For many kids, summer means swims at the pool and a reprieve from homework. But for many others, it can mean their first taste of employment.
For the second summer, Erin Gleason will be taking orders at the snack bar at the Lower Makefield Township pool in Bucks County. The Pennsbury High School senior took the position because she wants to be more independent.
“I like to take responsibility for everything that I do,” she says. “I like to shop, and I like to go out with my friends, so I wanted to be able to pay for the things that I want to do.”
Gleason, 18, learned of the position by word of mouth, and she said she’s grateful because she didn’t know where to look.
While 40 percent of Pennsylvania’s teens work, youth employment across the country has been on a sharp decline since 2000, particularly summer jobs. That’s partly because more teens from 16 to 19 are participating in summer school and other activities.
Sara Goulet, press secretary for the Pennsylvania Department of Labor, says youth employment numbers fluctuate, but the most drastic drop was during the Great Recession.
“A lot of kids who were searching for jobs weren’t necessarily getting them because — our speculation is — they were being filled by older workers who had lost jobs elsewhere,” she says.
That situation has eased over the past few years. The unemployment rate now stands at 5.6 percent in the tristate metro area and at 4.3 percent in the surrounding counties. In Philadelphia, where the jobless rate is about 7 percent, groups such as Philly Works and Philly Future Track help match city kids with job opportunities.
But that doesn’t mean it’s any easier for young people to find jobs, especially with more adult Pennsylvanians working part time because they want to.
“They’re just choosing to because they want to, for non-economic reasons,” says Goulet. “They enjoy the job and want to get out of house.”
A report by the Annie E. Casey Foundation found that entry-level positions in retail and the food industry that are usually filled by teens are now being filled by older workers with more experience and education. It also notes that youth who miss out on early work opportunities are at greater risk of later unemployment.
Pennsylvania’s youth employment rate is slowly increasing. Teens currently make up 4 percent of Pennsylvania’s workforce, primarily in retail, food service and hospitality.
The transportation factor
At the Lower Makefield pool snack bar, cashier Gleason shows 17-year-old Rachel Gorecki around the kitchen on her first day. Gorecki, an 11th-grader at Pennsbury, worked at nearby Sesame Place last summer and relied on her parents for rides back and forth.
“It just became more of a hassle, for my parents especially, because they both work,” she says. “And so trying to get me while they’re working and going back became a real headache.”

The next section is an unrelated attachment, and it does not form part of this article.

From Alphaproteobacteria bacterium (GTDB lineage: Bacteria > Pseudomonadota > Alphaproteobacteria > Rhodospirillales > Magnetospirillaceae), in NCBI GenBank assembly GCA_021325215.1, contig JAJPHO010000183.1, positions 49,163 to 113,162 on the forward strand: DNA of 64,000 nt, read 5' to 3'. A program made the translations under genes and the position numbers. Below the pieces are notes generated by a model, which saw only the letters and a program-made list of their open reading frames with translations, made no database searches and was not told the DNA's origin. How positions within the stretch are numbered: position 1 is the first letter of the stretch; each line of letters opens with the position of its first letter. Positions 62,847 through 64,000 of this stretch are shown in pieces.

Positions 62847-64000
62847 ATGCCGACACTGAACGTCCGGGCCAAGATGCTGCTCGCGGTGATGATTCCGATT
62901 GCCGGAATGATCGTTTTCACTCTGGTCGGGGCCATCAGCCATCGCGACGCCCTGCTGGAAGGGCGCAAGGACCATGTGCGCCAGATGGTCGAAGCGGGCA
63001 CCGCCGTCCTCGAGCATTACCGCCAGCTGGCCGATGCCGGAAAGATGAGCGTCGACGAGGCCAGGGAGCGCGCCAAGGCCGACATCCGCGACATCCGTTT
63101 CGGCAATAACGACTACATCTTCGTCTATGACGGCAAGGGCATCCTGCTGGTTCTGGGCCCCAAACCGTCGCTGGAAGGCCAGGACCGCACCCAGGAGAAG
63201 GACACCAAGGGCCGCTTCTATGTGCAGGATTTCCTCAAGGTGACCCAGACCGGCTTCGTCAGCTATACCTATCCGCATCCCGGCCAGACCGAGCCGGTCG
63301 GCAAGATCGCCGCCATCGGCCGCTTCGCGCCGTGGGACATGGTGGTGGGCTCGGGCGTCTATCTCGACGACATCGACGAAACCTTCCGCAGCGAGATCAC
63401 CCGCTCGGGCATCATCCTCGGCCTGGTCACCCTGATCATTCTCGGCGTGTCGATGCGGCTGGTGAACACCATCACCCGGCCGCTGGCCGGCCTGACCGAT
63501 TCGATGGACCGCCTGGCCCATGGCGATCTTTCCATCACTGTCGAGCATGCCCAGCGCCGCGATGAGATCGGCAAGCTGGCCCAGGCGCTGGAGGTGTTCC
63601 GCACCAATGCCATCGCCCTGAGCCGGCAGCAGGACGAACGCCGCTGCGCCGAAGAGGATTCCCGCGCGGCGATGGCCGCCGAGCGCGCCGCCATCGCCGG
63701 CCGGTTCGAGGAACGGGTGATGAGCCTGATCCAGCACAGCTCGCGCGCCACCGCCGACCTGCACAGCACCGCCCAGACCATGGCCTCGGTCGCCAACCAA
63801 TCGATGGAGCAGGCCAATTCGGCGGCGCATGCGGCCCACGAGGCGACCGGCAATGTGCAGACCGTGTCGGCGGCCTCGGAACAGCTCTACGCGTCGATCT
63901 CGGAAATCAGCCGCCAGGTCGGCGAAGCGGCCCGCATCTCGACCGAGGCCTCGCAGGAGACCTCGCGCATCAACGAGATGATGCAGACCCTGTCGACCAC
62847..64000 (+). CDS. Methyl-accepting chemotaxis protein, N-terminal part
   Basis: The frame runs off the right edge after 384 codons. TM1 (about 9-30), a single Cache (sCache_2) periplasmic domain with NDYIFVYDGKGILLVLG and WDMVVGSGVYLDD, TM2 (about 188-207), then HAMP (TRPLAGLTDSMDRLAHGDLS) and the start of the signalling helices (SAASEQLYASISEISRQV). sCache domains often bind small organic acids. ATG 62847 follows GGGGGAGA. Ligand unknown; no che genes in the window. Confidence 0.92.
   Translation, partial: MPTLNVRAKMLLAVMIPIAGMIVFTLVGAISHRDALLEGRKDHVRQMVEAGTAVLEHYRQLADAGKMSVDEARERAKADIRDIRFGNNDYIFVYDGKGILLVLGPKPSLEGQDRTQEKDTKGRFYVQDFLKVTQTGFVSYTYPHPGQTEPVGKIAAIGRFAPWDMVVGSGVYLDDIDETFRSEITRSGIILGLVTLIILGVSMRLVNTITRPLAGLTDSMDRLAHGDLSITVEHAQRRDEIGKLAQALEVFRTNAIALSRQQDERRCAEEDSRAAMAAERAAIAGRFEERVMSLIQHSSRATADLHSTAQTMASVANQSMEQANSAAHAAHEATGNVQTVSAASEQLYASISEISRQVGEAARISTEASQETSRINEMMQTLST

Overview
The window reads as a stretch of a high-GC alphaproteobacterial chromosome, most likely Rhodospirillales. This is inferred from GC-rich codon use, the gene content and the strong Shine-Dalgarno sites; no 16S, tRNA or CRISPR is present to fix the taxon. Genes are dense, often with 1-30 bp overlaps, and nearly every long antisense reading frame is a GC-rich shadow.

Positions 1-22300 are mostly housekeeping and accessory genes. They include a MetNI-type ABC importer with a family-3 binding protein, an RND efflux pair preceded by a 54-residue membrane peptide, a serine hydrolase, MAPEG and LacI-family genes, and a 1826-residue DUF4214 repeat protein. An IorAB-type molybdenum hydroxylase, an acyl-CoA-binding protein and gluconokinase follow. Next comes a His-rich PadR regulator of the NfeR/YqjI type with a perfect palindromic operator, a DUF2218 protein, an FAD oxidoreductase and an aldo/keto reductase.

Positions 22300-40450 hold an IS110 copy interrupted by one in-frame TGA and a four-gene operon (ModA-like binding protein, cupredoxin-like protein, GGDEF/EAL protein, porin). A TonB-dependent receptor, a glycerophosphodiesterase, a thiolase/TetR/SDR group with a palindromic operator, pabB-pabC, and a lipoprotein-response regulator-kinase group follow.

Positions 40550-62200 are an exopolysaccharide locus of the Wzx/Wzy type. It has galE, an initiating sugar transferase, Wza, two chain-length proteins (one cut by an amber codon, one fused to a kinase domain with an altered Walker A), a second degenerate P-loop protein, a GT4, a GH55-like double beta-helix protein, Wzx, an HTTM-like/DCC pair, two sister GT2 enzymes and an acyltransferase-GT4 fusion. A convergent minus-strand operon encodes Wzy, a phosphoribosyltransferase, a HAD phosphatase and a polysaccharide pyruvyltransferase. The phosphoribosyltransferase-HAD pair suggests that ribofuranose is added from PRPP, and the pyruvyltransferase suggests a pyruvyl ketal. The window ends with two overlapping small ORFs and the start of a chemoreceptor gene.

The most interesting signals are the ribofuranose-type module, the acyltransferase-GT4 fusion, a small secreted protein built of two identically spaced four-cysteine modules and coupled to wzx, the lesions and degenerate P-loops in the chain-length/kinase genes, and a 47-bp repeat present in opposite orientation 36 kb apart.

She chose the job at the snack bar this summer because she can walk to it.
Gleason can drive herself now that she has a license.
Across Pennsylvania, almost 60 percent of teens drive to work. Another 20 percent carpool or take public transportation, according to the U.S. Census Bureau. There isn’t exact data on the remaining 20 percent, but they may walk, bike or get dropped off.
Brian Cummings, director of PA CareerLink Bucks County, said via email that transportation is a major barrier to youth finding employment, especially in the upper part of the county where public transportation is limited. Most teens try to find jobs within walking distance, he says.
Age and transportation dilemmas are obstacles for teens seeking work, says Amy Schwartz, the director of the Institute for Education and Social Policy at NYU who studies the impact of youth employment programs.
“So trying to get a job when you’re 14, that’s hard,” she says. “There are things that you can’t do because you can’t drive and you don’t have transportation. Certainly, that will be harder in places where you have to drive, and there is no driving or access to public transportation.”
Nicholas McGrath, a 10th-grader at Pennsbury, has applied for 20 summer jobs.
“I’m just trying to find a part-time job, get my foot in the door,” he says. “I’m looking for anything.”
The 16-year-old is having a hard time finding a summer job. He’s tried word of mouth and consulted his high school job board, which posts youth work opportunities in the area.
Old advice remains relevant
Those who help teens find jobs say tried-and-true tactics, such as starting the job search early, networking with friends and family, using school job boards and placement programs are still the ways many kids find work.
Josh Kramer, an Upper Dublin High School senior, is an intern in the office of U.S. Rep. Brendan Boyle of Philadelphia. Kramer found the position through his school’s community study program, which has run for more than 30 years. It allows seniors to experience a job related to their career interests for three weeks.
Kramer will continue his unpaid internship this summer until he attends college in the fall.
“I am very interested in politics,” he said via email. “Spending time in the office of my member of Congress is giving me great exposure and insight into the world of public service and government affairs.”
Besides internships as a way to gain work experience, officials at the Bucks County Workforce Investment Board say parents should stress the importance of volunteering and other school activities so teens can acquire relevant experience and skills to put on an application.
School guidance counselors, school placement programs and job centers, such as PA CareerLink centers, are great resources, Cummings says. Pennsylvania has 65 PA CareerLink offices, including nine in southeastern PA. The walk-in job centers, which are open to anyone, can help with finding a job, offer job training and soft skills classes and post openings.